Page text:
Album: Healing Through a Sonic Figure
Release Date: April 3, 2020
Genre: Indie Rock
A complaint to be made about a certain percentage of modern indie rock is its conservatism. The absence of many big risks and the unwillingness to assert new tones and emotions into the music in favour of maintaining a consistent atmosphere or aesthetic is often something that causes many good albums to remain only that. Just good. This debut record from Winnipeg’s Juniper Bush couldn’t be further from that idea. Healing Through a Sonic Figure is a modern indie-rock record that isn’t afraid to expose it’s darker, more aggressive tones while still maintaining a solid foundation in psychedelic/shoegaze roots that allow it to explore a more complex range of sounds and emotions than many of Juniper Bush’s peers in the genre.
The opening track, “Hindsight”, washes over the listener and introduces them to the hazy space of ripping clean guitars and the hypnotic, wailing vocals of singer/guitarist Lizzy Burt that is where the record finds it’s initial grounding. But what makes the tone of this record so compelling is the tension between this ethereal, psychedelic bubble that opens the record and the fuzzy, hard-hitting riffs that kick off the following track and lead single, “Foresight”. Where the shimmering clean chords of the opener attempt to lift the music into something spacier, the powerful, aggressive riffs in “Foresight” pull things back into the ground in a very engaging and danceable way. As well, Burt’s soaring belt-out around the 3:21 mark of the track is undoubtedly goosebump-inducing. “Who Are You” doubles down on the riffs and pulls out some infectious shoegazing slams as the record introduces the voice of bassist Danny Hacking to the palate for the first time. Much of the record continues on this theme of the push and pull between the light and spacey and the dark and stomping. “Turn” and “Slowly”, for example, serve as two sides to the same coin where the former creates a haze that the latter trudges its way through from the moment the first track seamlessly flows to the next.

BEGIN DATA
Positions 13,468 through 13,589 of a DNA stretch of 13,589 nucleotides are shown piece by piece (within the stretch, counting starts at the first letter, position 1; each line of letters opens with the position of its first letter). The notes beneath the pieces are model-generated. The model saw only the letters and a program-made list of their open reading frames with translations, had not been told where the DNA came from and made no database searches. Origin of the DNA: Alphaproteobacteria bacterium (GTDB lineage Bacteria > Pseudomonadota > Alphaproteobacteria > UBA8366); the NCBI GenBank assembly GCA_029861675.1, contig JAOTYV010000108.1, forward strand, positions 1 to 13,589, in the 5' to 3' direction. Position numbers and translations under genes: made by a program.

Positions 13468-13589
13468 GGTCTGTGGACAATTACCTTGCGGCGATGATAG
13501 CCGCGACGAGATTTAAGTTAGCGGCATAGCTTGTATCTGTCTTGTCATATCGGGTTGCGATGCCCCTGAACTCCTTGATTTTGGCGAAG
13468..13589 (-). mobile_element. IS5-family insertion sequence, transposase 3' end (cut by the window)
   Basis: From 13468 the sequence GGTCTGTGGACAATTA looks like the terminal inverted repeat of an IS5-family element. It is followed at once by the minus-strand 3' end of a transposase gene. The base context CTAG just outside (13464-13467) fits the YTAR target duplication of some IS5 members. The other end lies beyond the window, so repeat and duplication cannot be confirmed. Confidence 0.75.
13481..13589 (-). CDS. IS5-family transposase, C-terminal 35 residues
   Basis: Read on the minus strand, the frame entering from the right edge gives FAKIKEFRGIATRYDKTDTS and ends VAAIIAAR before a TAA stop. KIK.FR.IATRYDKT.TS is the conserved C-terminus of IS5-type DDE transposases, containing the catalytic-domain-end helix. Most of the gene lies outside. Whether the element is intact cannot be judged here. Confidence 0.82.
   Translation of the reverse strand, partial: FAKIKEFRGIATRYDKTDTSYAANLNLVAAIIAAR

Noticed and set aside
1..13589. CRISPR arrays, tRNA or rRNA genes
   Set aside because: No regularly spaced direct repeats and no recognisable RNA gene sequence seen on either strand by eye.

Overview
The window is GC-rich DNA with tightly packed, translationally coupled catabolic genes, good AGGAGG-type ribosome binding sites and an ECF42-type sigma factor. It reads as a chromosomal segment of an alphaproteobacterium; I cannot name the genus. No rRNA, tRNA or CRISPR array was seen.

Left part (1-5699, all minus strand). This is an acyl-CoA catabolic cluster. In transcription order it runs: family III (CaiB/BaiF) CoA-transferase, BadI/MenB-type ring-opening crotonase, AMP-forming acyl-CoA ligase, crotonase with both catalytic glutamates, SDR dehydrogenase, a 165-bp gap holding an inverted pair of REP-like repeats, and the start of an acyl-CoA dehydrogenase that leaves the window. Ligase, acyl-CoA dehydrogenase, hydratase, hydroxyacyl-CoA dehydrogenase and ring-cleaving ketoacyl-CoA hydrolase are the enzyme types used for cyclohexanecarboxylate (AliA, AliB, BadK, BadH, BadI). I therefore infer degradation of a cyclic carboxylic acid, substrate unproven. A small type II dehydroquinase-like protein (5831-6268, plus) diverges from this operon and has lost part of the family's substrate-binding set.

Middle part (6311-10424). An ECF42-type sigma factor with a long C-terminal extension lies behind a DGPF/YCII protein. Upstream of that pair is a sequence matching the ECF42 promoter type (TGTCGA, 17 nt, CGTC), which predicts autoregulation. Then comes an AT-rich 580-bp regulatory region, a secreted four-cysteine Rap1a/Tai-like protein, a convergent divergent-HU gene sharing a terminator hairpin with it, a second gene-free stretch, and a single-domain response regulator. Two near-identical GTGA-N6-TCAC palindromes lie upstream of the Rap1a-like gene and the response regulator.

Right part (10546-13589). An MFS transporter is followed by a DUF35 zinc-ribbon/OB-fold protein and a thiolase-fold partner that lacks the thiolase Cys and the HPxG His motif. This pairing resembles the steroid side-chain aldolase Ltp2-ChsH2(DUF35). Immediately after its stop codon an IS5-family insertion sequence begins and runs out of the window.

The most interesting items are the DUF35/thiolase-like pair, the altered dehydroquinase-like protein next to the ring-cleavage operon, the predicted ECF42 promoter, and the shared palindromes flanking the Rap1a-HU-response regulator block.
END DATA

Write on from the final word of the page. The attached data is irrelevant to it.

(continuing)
It is Juniper Bush’s ability to ebb and flow between aggression and serenity that makes this record so engaging. What’s more, this is done in a way that feels undeniably authentic and cohesive as a full-length, self-contained piece of work. Healing Through a Sonic Figure touches on a variety of different musical elements and tones while still presenting a compelling and unified indie rock record that takes risks that the band has no trouble pulling a reward out of.
Hi, my name is Max. I’m a journalism student currently on placement here at Canadian Beats. I grew up in the GTA, but I’ve been around Ontario a little bit for school in the past few years. I think in a lot of ways the landscape of Canadian music is partially shaped by the journalists who choose to dedicate their time to giving it exposure. By promoting and contributing to a healthy media environment for Canadian artists, journalists contribute in their own way to keeping a strong Canadian music identity alive. I’m excited to hopefully be a small part of that contribution over the next few weeks.